In my free time, I go to library school. Since I have a full-time job, this means that my evenings and weekends (and whatever paltry social life these might have included before) are generally consumed with doing schoolwork. But I’m not complaining. I all-too-frequently find myself shirking responsibility with various distractions — the array of the internet (my new blog, for instance), and (of late, most popularly) sleeping.
However, I find that my patience for lectures, and schoolwork in general, is increasingly diminished by the presence of grammatical or spelling errors in professors’ lectures, or other class materials.
For example. In one of my classes this quarter, we have been discussing the foundational principles of cataloging. One of these principles is the Principle of Principal Responsibility. In the lecture materials, this has been alternately referred to as: the principal of principal responsibility, the principal of principle responsibility, and the principle of principal responsibility.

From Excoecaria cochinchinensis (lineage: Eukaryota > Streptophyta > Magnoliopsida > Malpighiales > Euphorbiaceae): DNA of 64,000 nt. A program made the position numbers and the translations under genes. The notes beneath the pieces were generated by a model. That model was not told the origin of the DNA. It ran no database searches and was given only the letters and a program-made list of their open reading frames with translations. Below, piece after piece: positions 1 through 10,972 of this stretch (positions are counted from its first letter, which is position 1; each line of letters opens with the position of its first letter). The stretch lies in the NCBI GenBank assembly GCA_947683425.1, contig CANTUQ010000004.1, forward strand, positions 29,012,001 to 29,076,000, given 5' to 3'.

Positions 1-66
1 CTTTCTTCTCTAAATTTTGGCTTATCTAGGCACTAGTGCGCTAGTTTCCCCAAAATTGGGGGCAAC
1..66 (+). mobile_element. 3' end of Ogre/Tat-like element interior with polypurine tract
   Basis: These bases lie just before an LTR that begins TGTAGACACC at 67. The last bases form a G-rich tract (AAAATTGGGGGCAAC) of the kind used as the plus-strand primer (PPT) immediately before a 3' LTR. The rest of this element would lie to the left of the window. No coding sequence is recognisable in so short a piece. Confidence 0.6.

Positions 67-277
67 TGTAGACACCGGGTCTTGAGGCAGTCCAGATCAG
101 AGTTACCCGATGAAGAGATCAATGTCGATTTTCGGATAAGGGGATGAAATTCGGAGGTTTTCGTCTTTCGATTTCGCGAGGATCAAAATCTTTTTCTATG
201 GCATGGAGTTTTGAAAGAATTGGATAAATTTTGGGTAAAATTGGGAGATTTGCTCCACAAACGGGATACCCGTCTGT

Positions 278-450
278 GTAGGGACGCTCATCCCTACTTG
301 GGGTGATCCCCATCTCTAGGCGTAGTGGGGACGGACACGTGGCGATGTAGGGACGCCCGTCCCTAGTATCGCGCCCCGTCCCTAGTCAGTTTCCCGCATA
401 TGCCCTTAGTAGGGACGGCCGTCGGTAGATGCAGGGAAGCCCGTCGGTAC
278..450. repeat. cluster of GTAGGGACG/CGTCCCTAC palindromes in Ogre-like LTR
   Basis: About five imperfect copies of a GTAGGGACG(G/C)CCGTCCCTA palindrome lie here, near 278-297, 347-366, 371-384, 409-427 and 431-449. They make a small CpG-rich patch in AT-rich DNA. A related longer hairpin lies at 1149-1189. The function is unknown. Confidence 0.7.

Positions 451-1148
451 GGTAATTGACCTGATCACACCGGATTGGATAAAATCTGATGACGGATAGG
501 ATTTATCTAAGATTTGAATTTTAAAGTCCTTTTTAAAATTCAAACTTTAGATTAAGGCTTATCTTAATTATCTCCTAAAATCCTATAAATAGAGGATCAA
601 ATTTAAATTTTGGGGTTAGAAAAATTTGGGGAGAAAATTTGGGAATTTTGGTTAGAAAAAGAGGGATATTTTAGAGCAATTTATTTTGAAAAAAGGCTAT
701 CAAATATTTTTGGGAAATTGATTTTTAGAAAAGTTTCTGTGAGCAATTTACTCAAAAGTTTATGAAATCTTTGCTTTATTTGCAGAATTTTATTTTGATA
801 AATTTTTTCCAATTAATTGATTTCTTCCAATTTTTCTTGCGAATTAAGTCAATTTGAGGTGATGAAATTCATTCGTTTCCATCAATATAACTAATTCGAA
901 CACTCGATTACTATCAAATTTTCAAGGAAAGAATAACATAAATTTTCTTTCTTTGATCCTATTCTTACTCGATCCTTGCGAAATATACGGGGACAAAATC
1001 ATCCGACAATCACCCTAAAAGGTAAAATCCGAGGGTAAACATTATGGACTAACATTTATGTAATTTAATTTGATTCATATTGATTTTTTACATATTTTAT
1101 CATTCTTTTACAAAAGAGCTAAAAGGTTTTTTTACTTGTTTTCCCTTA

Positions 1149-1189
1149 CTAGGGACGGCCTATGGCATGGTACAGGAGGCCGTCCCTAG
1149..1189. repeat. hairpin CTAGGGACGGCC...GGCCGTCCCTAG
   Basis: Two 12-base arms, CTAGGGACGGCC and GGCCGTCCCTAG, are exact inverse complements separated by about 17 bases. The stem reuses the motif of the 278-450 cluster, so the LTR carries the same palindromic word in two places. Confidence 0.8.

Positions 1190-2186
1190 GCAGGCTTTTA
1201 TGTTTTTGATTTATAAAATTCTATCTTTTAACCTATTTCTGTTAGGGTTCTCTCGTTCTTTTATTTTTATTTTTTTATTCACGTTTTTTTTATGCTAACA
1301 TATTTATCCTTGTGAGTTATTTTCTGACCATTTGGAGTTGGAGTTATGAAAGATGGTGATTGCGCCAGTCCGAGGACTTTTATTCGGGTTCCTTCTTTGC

In the interest of venting my intolerance in a medium more appropriate than class discussion, a primer:
principal: 1) noun, person who has controlling authority or is in a leading position; 2) adjective, most important, consequential, or influential
principle: 1) noun, a comprehensive and fundamental law, doctrine, or assumption
Definitions from http://www.merriam-webster.com
In other words, principal, which can be either a noun or an adjective, and thus modifies responsibility, indicating chief responsibility; and principle, referring to a fundamental assumption, in this context a fundamental assumption of cataloging related to chief responsibility.